• Parole Place: A mixed-use community planned for Solomon’s Island Road featuring 90 smaller residential units built over retail space, plus 68 townhomes. The developers presented their project to the Annapolis Planning Commission at a September work session, at which time they appeared on track to be approved.
  • Godspeed Senior Housing: An 88-bed assisted living and memory care facility planned for Aris T. Allen Boulevard. Developers submitted that paperwork to the city in April.
  • 161 West Street: A vacant lot next to Lemongrass restaurant is listed to be used for “commercial condominiums,” according to state property records. That parcel is co-owned by Annapolis Mayor Gavin Buckley. Buckley’s business partner, Jody Danek, did not return a call seeking comment. It’s unclear whether construction planned for the site will be large enough to require an APF certificate.
  • The Village at Providence Point: This senior living community has been in the pipeline since 2011. The project has already received an APF certificate, but a judge ruled this month that the city’s Planning Commission botched its approval for a forest conservation variance. It’s unclear whether returning to the Planning Commission invalidates the old APF certificate.
  • The Lofts at Eastport Landing: A 98-unit redevelopment of the Eastport Shopping Center that would replace a long-shuttered movie theater with new retail space and one- and two-bedroom apartments. Solstice Partners originally applied for an APF certificate in 2016. A pair of residents challenged the approval before at the Annapolis Board of Appeals twice. Both times, the board agreed that The Lofts would overly burden public services. Solstice Partners appealed the board’s second decision in court, and it was that 2022 decision that has now set up a showdown over adequate public facilities.
An Anne Arundel County judge has ruled that The Lofts at Eastport Landing's plan to install security cameras and hire private guards is no substitute for a fully staffed police force. The decision has halted progress on at least three additional projects.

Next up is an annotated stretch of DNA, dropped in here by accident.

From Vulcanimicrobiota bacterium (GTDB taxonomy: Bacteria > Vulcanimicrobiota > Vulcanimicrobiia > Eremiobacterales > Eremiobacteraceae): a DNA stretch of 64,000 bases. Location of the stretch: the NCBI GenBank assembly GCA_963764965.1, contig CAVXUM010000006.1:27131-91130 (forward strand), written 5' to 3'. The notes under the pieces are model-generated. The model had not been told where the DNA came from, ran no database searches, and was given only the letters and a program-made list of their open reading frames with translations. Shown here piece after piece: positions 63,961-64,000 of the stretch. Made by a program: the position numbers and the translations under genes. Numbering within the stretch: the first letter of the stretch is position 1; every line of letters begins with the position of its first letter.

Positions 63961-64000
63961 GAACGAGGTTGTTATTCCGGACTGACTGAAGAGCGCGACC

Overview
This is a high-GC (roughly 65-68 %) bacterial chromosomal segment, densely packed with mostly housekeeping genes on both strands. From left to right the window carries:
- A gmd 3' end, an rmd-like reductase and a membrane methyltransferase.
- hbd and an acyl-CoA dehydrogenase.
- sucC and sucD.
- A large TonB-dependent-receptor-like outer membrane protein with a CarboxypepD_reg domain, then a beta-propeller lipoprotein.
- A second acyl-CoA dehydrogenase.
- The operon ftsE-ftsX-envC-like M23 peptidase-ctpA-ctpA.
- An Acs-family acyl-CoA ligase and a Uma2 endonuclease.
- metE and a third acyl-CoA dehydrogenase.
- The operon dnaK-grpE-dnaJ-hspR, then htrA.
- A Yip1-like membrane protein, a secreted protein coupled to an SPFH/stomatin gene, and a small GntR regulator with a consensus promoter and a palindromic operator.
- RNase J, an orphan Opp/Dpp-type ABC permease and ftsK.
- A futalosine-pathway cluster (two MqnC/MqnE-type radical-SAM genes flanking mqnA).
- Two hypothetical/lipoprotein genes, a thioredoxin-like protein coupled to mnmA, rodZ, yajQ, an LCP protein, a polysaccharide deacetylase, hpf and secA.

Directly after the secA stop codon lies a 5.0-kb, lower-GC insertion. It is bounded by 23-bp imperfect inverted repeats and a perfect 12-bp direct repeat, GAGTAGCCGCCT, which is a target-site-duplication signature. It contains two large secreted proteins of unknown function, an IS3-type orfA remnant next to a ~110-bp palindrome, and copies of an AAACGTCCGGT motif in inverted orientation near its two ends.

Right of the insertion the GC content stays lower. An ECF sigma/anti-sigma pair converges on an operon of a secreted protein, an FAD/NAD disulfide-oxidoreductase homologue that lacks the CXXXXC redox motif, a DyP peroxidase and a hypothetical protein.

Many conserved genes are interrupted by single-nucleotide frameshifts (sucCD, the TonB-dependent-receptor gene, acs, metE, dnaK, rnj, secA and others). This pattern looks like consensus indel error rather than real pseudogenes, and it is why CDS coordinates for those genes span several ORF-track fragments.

In her April ruling, Vitale sided with the appeals board, agreeing that the APF certificate should have been withheld because The Lofts failed three of the nine metrics: Traffic impact, stormwater management and police services. The police department had signed off on a plan that would allow Solstice Partners to install 10 security cameras and spend up to $50,000 annually for off-duty police officers or private security guards to patrol the community.

The judge disagreed. “The added police services required for this project both on-site and off-site will only add to the workload of the already significantly understaffed and inadequate police department,” she wrote.

But whereas a developer can offer to install a traffic light or help the city pay for upgraded stormwater management, Ingerman and Solstice can’t help the city hire police officers, and that’s how Vitale’s ruling ended up creating a de facto construction moratorium on major projects in Annapolis.

Alan Hyatt, a local land-use attorney who represents Solstice Partners, says he feels bad that Vitale’s ruling on the Lofts has stymied other projects, especially the Willows, which would provide homes for low-income residents.

“There is a need for this type of housing,” Hyatt said. “It’s a shame that it can be held up by a handful of people.”


His clients remain committed to building the Lofts at Eastport, Hyatt said, and he has urged the city to change its APF ordinance. The public facilities metrics should be “objective and reasonable,” he said.